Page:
A little Bank Street ephemera: the Victoria Steak House opened for business in 1977 and closed at some point in 1978. In its short time, it seems to have had a rough ride. What seems to have begun as an attempt at a quality steak house quickly came to cater to the market it was in during those years.
The steak house model does not seem to have been a successful proposition for a restaurant located that far down Bank street in those years. By the early Fall of 1977, the Victoria began to offer topless dancers most nights of the week.1Ottawa Journal, September 10, 1977, p. 49. The dancers may have been more common during the 1970s (especially given a number of its neighbouring establishments), but the poor sanitary conditions were not. It seems to be somewhat rare for it to happen, but L.H. Douglas, a regional health officer took the extraordinary step of closing the restaurant down for failing to comply with orders to clean up.2Ottawa Journal, November 18, 1977, p. 33.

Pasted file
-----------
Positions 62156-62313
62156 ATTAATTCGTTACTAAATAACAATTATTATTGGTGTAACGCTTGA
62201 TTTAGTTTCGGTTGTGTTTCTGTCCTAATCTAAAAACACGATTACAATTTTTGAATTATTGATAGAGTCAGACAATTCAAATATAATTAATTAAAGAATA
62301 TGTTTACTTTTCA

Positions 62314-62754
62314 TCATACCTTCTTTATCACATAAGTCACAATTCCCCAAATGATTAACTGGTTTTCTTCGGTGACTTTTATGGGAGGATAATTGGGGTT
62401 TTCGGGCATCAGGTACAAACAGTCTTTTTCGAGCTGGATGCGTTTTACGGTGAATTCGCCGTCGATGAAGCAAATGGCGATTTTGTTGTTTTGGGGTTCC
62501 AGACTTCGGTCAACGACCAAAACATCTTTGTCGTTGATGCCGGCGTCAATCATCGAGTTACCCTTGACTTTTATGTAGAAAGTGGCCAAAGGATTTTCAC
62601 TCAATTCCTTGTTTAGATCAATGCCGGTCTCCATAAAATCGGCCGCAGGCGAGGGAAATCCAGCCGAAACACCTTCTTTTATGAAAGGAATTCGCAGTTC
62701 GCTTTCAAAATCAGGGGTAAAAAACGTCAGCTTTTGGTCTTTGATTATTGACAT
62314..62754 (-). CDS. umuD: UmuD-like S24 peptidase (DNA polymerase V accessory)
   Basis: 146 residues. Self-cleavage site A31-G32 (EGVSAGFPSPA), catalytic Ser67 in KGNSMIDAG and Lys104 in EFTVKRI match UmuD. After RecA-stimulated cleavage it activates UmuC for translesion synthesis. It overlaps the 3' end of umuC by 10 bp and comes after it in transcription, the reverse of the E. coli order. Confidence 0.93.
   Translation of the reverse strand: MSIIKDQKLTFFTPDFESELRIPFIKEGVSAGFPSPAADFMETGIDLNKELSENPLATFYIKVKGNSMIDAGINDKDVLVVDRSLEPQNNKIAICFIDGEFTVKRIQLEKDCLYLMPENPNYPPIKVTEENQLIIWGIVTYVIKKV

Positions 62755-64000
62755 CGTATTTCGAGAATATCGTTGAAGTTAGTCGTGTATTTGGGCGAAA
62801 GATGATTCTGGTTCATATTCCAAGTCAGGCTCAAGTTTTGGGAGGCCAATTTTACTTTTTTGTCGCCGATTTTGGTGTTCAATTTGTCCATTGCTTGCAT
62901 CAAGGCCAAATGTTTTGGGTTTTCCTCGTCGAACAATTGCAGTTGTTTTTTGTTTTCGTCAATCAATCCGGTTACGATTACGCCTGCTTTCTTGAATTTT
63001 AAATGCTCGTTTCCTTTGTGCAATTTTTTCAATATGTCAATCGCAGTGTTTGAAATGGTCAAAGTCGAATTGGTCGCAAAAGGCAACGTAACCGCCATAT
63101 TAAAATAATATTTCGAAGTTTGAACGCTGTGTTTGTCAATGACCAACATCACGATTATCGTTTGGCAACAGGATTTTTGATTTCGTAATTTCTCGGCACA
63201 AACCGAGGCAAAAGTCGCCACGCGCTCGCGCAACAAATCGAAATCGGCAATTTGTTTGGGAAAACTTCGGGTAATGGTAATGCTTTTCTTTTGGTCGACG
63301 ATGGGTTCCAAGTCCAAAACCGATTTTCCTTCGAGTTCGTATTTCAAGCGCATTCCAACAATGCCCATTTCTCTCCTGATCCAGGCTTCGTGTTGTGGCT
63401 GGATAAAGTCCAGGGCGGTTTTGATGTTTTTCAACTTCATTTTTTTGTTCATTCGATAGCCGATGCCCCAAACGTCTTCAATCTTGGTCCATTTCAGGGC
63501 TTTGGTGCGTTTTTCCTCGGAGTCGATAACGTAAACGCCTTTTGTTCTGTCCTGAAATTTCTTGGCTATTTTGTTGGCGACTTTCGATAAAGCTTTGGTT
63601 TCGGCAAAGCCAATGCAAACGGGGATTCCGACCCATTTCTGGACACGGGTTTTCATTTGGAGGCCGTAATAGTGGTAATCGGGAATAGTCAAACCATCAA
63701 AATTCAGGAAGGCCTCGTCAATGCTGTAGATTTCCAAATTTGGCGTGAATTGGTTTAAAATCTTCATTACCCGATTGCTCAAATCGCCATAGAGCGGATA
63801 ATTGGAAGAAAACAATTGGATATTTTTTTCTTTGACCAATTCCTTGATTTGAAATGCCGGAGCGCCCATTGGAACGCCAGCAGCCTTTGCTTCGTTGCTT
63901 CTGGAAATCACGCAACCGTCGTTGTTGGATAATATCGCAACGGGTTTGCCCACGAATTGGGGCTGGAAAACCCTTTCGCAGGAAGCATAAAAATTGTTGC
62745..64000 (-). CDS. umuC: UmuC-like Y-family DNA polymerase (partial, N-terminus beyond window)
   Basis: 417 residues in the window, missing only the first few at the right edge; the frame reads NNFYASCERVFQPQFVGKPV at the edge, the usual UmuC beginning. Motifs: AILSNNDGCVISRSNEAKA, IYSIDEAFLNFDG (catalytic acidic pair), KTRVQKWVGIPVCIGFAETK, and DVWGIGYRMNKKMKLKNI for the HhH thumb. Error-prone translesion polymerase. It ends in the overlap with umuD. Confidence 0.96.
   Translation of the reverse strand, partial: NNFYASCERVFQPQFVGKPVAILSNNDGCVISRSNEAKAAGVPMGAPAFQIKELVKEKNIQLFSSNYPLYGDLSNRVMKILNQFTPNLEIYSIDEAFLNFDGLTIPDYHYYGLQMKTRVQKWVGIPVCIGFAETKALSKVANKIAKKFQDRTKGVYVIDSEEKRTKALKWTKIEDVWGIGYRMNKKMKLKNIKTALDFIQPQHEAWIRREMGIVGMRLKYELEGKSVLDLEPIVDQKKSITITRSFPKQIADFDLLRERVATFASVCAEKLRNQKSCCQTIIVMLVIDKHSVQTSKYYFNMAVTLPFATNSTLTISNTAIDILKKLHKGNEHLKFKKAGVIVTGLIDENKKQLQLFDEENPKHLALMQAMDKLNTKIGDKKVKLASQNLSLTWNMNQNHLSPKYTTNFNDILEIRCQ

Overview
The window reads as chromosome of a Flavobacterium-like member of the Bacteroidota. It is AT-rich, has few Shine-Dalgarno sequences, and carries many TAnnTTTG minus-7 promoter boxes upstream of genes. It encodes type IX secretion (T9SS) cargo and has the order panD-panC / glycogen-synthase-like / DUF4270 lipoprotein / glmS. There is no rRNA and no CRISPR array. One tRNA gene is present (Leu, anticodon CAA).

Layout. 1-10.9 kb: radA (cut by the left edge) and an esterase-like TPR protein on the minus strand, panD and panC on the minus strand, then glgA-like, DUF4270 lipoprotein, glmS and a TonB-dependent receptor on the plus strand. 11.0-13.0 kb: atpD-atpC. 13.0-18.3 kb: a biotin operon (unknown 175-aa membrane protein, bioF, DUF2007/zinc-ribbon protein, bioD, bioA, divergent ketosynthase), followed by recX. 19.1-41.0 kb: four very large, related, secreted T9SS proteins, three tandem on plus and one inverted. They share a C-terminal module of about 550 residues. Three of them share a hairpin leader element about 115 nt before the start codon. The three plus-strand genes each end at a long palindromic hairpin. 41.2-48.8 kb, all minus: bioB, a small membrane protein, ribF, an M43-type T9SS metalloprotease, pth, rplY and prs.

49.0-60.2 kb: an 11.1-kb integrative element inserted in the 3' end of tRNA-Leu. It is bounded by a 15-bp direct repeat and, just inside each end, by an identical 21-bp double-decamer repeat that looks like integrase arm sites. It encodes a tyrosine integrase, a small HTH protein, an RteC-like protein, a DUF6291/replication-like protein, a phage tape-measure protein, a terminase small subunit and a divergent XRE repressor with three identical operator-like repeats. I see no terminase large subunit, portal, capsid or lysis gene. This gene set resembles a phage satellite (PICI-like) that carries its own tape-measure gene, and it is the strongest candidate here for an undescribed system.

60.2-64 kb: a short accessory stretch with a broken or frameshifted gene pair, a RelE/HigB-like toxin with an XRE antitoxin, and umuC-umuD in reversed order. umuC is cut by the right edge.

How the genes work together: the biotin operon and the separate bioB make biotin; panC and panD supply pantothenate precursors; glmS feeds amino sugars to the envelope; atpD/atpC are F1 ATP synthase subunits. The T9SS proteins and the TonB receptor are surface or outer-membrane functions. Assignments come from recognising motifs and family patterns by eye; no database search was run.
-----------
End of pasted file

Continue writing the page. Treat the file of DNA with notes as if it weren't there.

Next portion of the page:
While the restaurant did reopen once the violations were taken care of, by June 1979, it had either changed hands or reopened as Shannon’s.3Ottawa Journal, June 12, 1979, p. 42. Shannon’s, for its own part, was renamed Hooper’s Café in 1980.4Ottawa Citizen, March 27, 1980, p. 31. Though the names may have changed, the troubles remained the same: Hooper’s quickly came to be the setting of a variety Centretown’s “gritty” stories.5”Nine charged in cocaine raids,” Ottawa Citizen, May 28, 1983, p. 8; Colin Languedoc. “Too many drug dealers on Bank Street: alderman,” Ottawa Citizen, July 30, 1984, p. 13.
Notes [ + ]
|1.||↥||Ottawa Journal, September 10, 1977, p. 49.|
|2.||↥||Ottawa Journal, November 18, 1977, p. 33.|
|3.||↥||Ottawa Journal, June 12, 1979, p. 42.|
|4.||↥||Ottawa Citizen, March 27, 1980, p. 31.|
|5.||↥||”Nine charged in cocaine raids,” Ottawa Citizen, May 28, 1983, p. 8; Colin Languedoc. “Too many drug dealers on Bank Street: alderman,” Ottawa Citizen, July 30, 1984, p. 13.|